Polybranchia samanthae Madrano, Krug, Gosliner, Kumar & Valdes, 2018
|Maximum size: about 50 mm (rough estimate from photo).
This species has broad, thin, leaf-like cerata with serrated edges. The
cerata are finely papillate and often edged with
white flecks. A short, opaque-white line extends from the tip to the
center of each ceras's inner face where it surrounds a
green patch. White pigment is also present on the rhinophore tips, head
and pericardium. The cerata usually have more acute tips than in Polybranchia jensenae.
Natural history: Polybranchia samanthae
is a moderately rare species found in the low intertidal to 6 m (20
ft). It occurs in protected to moderately exposed rocky habitats.
It's nocturnal but can be found under rocks during the day. When
disturbed, it can autotomize its central cerata. (Note 1)
Big Island, Maui, Oahu and Kauai: widely distributed in the Indo-Pacific.
Taxonomic notes: Members of this genus were first described from Hawaii by Pease in 1860 under the name Polybranchia pellucida. Later, Kay (1979) used the name Branchophyllum
pellucida. However, Medrano, et. al.
(2018) states that their descriptions are insufficient to distinguish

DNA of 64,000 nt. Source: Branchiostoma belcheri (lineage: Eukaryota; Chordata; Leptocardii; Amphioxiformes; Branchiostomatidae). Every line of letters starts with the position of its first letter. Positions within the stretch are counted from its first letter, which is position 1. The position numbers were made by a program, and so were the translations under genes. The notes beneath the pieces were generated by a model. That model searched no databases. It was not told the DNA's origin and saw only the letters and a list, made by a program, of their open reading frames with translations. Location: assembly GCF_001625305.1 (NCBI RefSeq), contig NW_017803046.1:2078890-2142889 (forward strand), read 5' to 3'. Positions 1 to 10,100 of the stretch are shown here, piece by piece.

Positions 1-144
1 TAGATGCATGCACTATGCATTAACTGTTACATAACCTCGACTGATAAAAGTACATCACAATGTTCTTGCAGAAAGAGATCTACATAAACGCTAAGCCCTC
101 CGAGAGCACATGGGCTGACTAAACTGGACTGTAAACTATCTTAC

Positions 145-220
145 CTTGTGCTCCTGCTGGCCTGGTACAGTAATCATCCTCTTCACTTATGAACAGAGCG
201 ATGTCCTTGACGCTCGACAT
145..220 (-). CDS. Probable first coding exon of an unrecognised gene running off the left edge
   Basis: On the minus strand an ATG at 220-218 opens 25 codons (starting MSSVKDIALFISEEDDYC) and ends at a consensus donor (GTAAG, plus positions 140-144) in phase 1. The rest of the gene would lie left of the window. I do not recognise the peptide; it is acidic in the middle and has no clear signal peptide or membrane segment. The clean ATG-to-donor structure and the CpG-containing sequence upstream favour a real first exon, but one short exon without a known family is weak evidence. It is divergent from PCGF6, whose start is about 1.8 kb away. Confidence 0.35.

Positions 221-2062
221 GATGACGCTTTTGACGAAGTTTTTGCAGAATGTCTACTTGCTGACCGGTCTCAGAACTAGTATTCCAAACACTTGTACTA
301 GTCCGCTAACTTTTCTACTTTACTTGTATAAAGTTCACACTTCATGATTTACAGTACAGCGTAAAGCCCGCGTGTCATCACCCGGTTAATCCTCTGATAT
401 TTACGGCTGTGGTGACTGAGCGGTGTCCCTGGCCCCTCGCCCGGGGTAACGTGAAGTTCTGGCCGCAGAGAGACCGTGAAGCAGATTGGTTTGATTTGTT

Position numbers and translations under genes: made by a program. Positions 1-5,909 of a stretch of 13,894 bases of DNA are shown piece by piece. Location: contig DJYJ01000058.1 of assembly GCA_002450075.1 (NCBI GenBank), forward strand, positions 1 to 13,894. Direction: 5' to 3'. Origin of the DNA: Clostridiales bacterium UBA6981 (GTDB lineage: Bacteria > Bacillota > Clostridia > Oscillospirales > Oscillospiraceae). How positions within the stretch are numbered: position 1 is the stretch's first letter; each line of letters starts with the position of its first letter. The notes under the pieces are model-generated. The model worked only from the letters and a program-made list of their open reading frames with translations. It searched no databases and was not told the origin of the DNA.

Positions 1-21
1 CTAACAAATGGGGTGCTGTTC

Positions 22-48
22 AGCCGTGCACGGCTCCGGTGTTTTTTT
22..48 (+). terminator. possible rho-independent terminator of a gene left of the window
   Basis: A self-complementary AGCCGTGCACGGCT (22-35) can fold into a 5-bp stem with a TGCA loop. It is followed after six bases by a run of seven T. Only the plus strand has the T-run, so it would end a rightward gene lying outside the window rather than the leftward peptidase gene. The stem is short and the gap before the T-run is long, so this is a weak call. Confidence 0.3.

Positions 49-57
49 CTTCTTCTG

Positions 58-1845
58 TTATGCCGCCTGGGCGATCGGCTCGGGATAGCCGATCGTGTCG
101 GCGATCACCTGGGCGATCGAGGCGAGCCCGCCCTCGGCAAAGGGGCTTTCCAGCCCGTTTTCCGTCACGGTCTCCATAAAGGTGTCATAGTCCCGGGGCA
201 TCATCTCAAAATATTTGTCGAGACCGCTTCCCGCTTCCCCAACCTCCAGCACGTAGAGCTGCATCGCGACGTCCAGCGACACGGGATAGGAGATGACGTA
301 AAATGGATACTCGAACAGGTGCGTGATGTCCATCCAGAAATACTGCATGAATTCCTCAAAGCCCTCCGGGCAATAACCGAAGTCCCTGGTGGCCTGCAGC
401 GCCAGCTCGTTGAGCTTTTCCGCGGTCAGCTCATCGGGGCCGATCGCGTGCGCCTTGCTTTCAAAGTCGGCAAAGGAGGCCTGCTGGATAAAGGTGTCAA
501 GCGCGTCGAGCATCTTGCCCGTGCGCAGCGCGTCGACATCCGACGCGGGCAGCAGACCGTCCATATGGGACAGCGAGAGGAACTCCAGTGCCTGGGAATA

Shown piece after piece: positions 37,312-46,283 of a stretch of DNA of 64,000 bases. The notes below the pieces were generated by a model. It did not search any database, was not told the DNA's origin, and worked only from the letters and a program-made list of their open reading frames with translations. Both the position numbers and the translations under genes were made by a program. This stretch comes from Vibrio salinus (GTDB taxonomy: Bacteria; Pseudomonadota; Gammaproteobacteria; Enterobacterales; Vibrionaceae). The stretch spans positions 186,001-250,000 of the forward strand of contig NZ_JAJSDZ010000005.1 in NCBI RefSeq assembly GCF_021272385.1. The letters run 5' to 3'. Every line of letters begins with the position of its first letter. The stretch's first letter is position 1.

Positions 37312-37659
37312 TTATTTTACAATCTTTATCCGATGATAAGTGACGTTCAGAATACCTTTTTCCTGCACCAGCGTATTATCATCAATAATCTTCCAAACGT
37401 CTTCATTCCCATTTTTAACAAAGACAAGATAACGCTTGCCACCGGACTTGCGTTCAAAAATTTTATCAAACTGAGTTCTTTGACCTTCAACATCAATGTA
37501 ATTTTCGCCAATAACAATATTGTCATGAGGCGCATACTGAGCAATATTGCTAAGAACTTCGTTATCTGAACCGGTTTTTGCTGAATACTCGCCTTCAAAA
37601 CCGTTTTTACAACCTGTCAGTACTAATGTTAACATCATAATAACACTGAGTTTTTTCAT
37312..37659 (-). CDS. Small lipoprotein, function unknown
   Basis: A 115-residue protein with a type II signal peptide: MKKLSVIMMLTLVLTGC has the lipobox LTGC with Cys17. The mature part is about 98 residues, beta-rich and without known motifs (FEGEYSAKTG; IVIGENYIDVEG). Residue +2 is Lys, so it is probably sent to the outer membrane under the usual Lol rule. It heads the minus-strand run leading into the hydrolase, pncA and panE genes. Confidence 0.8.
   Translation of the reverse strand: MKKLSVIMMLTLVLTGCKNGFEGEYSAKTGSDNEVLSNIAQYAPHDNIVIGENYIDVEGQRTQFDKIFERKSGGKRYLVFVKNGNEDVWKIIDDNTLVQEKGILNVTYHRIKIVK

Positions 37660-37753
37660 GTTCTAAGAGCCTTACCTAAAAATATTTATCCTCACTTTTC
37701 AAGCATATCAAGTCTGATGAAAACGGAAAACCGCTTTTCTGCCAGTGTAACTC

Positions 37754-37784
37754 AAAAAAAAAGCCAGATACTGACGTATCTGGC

between Polybranchia jensenae and P. samanthae.
So, one or both were probably first reported from Hawaii in Pease,
1860 or Kay, 1979. One or the other may also have been the animal
referenced in the text at the bottom of page 185 in Edmondson, 1946.
about 50 mm (rough estimate from photo): found by CP; Hekili Point, Maui; Sept. 1990.
Observations and comments:
1: Two animals found in 1985 and
1988 autotomized their central cerata abruptly when touched with a bare
finger. In one case, the cerata were observed to exude a rubber
glue-like mucus and twitch for at least half an hour after being
dropped, presumably serving to distract or entangle a potential
predator. Two other animals that were
handled with probes or spoons didn't
autotomize their cerata suggesting that they can discriminate between
casual contact and a potential threat. Branches of the digestive gland
appear to be concentrated in the lateral cerata that aren't
autotomized. Specimens of Polybranchia jensenae seem to be less sensitive, seldom autotomizing
their cerata during gentle handling.